Updated: Tuesday, 24 December 2019
When it comes to SEO, website security is rarely among the top priorities for most businesses. If you neglect your website security and leave it open to cyberattacks (a negative SEO attack is one of them), it could affect more than just the functionality of your website. It could also hurt your rankings and harm your SEO. To see why, it’s essential to understand what cyberattacks often do to websites and, more importantly, how Google responds to them.
Website Hacks that Hurt Your SEO
Cyberattacks come in different forms and levels, but the most problematic of these (at least for SEO) come via compromising your website.
Hackers will often try to exploit the security vulnerabilities on your website to gain back end access which enables them to attack you in several ways that can hurt your keyword rankings. We have asked the Brisbane SEO specialist at Resurge Digital for an overview of some of the most commonly seen ways attackers exploit small business websites. You can divide these attacks into two categories:
Attacks That Aim to Exploit Your Website
Hackers will try to gain access to the folders and files on your webserver to insert their own pages. Placing pages in the form of HTML files directly on your web server means that they will not appear in the back end of your CMS (content management system) like WordPress. At the same time, hackers can style these rogue pages to look like a legitimate part of your website. These pages will often masquerade as appointment booking forms that aim to collect personal information or even payment forms which may collect credit card information or also fully process payment amounts, wiring them to the attacker. The worst part is that because the URL of such a page will be a part of your domain, your visitors are unlikely even to realise they are being scammed.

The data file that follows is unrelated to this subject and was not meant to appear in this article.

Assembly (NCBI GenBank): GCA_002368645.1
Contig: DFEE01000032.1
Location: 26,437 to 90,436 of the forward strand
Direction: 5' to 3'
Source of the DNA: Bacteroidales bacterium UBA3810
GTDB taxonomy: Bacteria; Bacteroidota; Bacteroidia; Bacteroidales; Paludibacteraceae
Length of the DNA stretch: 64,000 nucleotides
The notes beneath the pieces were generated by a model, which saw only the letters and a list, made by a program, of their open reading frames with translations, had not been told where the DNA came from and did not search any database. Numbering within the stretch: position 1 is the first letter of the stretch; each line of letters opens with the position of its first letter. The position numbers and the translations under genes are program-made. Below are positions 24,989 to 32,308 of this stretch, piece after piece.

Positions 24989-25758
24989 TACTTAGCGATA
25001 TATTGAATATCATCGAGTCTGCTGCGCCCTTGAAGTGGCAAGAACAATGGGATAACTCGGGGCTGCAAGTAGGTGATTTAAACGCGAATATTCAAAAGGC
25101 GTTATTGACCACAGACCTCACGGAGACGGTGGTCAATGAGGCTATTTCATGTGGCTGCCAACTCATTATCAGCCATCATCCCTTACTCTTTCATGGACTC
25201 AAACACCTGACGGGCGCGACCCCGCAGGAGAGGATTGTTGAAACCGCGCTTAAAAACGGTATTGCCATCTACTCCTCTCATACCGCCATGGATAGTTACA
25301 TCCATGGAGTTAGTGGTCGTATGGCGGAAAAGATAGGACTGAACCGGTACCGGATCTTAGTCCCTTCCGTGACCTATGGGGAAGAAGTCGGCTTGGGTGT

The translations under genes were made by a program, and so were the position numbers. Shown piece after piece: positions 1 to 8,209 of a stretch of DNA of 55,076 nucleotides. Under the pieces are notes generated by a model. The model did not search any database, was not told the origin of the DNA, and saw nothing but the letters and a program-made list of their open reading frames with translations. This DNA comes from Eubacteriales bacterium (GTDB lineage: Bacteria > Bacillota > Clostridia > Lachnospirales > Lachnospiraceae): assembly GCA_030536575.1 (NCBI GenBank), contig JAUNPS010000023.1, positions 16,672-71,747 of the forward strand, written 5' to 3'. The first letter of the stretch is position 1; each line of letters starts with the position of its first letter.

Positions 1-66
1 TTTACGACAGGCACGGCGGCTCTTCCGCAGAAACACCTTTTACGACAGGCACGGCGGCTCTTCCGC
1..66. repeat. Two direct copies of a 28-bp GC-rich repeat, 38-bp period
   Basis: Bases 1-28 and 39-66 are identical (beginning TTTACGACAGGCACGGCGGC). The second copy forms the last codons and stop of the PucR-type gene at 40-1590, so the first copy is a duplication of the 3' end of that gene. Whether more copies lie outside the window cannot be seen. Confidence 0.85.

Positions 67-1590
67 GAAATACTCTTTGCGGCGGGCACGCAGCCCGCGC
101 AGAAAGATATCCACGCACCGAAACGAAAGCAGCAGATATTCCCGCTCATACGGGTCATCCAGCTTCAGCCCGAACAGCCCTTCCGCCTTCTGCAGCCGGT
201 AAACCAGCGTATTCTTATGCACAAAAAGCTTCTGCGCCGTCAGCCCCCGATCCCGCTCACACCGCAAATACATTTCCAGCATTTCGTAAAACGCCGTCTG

How do They Get In?
In this case, one of the most common ways of compromising your website is through guessing a weak password. Avoid simple passwords like [your-main-service-123] and similarly easy to guess strings and use a strong password instead. If it is easy for you to remember, it is likely easy for a hacker to crack.